Tweeting out of a facebook in my space.

When I started Da Blog, I mentioned that “you won’t see me get a MySpace or Facebook account” and I lumped in MySpace and Facebook along with blogs as things I didn’t think there was anyone left in my age group who didn’t have them.

Since then, I’ve seen a number of blogs shacking up with MySpace, Facebook, and Twitter and reposting the posts that are already on their blogs there. I’m wondering, why? You already have an RSS feed, why do you need to put alerts of new posts on Twitter as well? Why repost your blog entirely on MySpace or Facebook and obviate the need for people to visit your blog and view your advertising? If you really want to be on MySpace or Facebook, why not just put your blog there in the first place

I had the same questions shortly after getting my first webcomic-post-created bump, when someone created a feed for Da Blog on LiveJournal. I never really got a satisfactory answer – seems the creator wanted a one-stop shop to read Da Blog and his other feeds from his LJ friends list. I’m not sure if even that applies to MySpace and Facebook (or, to a lesser extent, Twitter).

Well, I think I’ve found the reason why people would dive in to that sort of thing voluntarily: to aid in blog promotion.

The friend function on MySpace and Facebook has become a complete misnomer grossly deprecated from its original function. Probably the vast majority of “friends” aren’t. Celebrities accept every friend request under the sun, allowing any fan to claim their favorite celeb isn’t just someone they really like, they’re BFFs! On the flip side, small-time bloggers and other attention whores (and I use that term to describe a lot more bloggers than the community would like to admit, and I’m one of them) beg for friends on the off chance that people will discover them off their “friends”‘ friend lists. Never mind that when you have 600 friends, they become meaningless. (Some people may not even know who the people are who they apply to be friends with.)

Friends have become trivialized, but their organization hasn’t. The problem with using MySpace and Facebook to pimp your blog is the hassle of applying for friends, and even more so, dealing with friend requests. (One or both may allow for en masse friend approval, without looking at the individual requests, but it’s not a networking site that wants to fight the trivialization of friends. Or spam, for that matter.)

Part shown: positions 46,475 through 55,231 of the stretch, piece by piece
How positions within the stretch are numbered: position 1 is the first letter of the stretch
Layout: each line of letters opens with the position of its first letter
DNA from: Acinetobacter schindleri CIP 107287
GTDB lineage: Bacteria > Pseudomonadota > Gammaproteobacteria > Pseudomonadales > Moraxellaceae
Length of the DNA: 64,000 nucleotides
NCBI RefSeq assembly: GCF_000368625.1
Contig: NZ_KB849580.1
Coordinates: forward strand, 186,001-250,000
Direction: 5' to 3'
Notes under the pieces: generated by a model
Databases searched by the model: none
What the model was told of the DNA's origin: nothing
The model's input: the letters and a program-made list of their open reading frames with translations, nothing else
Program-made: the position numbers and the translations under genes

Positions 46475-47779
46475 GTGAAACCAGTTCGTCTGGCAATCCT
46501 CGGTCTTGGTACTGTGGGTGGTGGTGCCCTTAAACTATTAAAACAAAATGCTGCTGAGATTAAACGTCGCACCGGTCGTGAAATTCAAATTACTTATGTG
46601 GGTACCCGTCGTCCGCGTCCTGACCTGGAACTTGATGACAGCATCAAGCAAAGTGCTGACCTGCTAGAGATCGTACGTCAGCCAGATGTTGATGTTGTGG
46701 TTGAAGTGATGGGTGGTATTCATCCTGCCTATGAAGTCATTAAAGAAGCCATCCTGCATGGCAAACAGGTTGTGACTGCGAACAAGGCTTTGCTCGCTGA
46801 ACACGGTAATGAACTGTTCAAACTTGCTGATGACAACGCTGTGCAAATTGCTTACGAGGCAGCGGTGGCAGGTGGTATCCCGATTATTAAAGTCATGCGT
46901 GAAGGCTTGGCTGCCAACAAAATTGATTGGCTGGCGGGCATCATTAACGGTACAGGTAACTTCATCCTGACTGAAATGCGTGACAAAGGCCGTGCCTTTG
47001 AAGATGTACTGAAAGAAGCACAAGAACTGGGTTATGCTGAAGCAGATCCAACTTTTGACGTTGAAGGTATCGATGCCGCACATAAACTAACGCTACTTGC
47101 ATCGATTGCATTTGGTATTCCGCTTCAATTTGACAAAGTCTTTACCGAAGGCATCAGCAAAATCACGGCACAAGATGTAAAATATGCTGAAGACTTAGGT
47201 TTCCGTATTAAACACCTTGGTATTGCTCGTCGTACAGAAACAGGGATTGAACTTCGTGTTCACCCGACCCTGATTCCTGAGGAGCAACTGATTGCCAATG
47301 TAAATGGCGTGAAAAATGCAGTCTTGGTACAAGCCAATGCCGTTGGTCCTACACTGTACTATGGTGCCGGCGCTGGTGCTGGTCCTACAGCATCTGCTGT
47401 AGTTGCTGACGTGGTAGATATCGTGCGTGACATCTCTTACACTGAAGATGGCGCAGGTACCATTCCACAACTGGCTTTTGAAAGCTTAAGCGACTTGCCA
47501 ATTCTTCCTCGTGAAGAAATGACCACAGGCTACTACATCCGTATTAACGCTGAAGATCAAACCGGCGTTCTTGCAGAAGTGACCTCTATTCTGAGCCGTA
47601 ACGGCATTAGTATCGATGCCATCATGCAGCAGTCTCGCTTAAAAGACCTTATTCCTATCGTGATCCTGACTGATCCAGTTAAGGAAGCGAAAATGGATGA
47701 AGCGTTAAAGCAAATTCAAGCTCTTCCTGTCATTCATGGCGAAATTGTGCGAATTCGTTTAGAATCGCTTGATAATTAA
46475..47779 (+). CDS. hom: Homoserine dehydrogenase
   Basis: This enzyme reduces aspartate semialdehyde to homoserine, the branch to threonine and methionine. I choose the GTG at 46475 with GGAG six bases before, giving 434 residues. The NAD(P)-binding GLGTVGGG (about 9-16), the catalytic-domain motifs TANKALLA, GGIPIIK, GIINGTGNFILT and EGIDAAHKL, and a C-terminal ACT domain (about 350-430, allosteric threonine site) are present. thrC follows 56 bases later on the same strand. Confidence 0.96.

Twitter is better for such a purpose, since “friendship” isn’t reciprocal – there’s a distinction between “following” and “follower” – so people can link you just by announcing they’re following your tweets, and you don’t have to do anything. So between the potential blog-promotion possibilities and my own growing interest in its original purpose (I’m always doing something, ideally), has actually made me seriously consider becoming the latest to follow the crowd and hook up with Twitter.

Oddly, perhaps the major reason why I have some misgivings is the tagline at the top of Da Blog: “The ONLY blog written by Morgan Wick.” That reflects, in large measure, the multi-blog nature of Da Blog as I see it, obviating the need for me to take part in any other blogs. It was originally intended as semi-ironic, since it would be pretty unlikely I (or anyone else) would need any other blogs anyway. But not only has a growth of alternate platforms increased the possibility for things that could be considered “second blogs”, if I were to join Twitter it could easily be considered, despite its restrictions, a second blog for me – if it didn’t even supercede Da Blog.

Besides, I’m better than annoying everyone with what I’m having for dinner.

At least I’m not violating my first-post promise… if only because I’d rather avoid the hassle of coming up with and enforcing a friends policy.

3 Comments

  1. Peter C. Hayward
    Posted March 27, 2009 at 1:12 am | Permalink

    In my experience, anything that gets more people reading your writing is a good thing.

    If I hadn’t created the LJ Syndication feed, there is no possible way that I would have read more than one post by you. It’s nothing personal, it’s the same with about 99% of the stuff I read.

    I don’t want to check back to your page every day on the chance that you’ve updated. I don’t want to use an RSS Feed reader. I just want to open up my livejournal friends page, and have all the blogs that I enjoy layed out in front of me.

    Over at my site, http://www.peterchayward.com, I’ve deliberately tried to make it as easy as possible for people to follow, with the entire site automatically mirrored on a livejournal: http://peterchayward.livejournal.com

  2. Morgan Wick
    Posted March 27, 2009 at 2:11 am | Permalink

    I feel like this entire comment is a defense of the LJ feed and nothing else.

  3. Peter C. Hayward
    Posted March 27, 2009 at 2:12 am | Permalink

    “someone created a feed for Da Blog on LiveJournal. I never really got a satisfactory answer”

2 Trackbacks

  1. […] allows me to do is push specific subsections of the site onto other services; as I’ve said in the past, despite potentially splintering the audience such services are still useful for popularizing Da […]

  2. […] college buddies, and so on. It struck me that this model was the opposite of Twitter: when I first discovered Twitter, I applauded it for recognizing that “following” someone wasn’t necessarily […]

Post a Comment

Your email is never shared. Required fields are marked *

*
*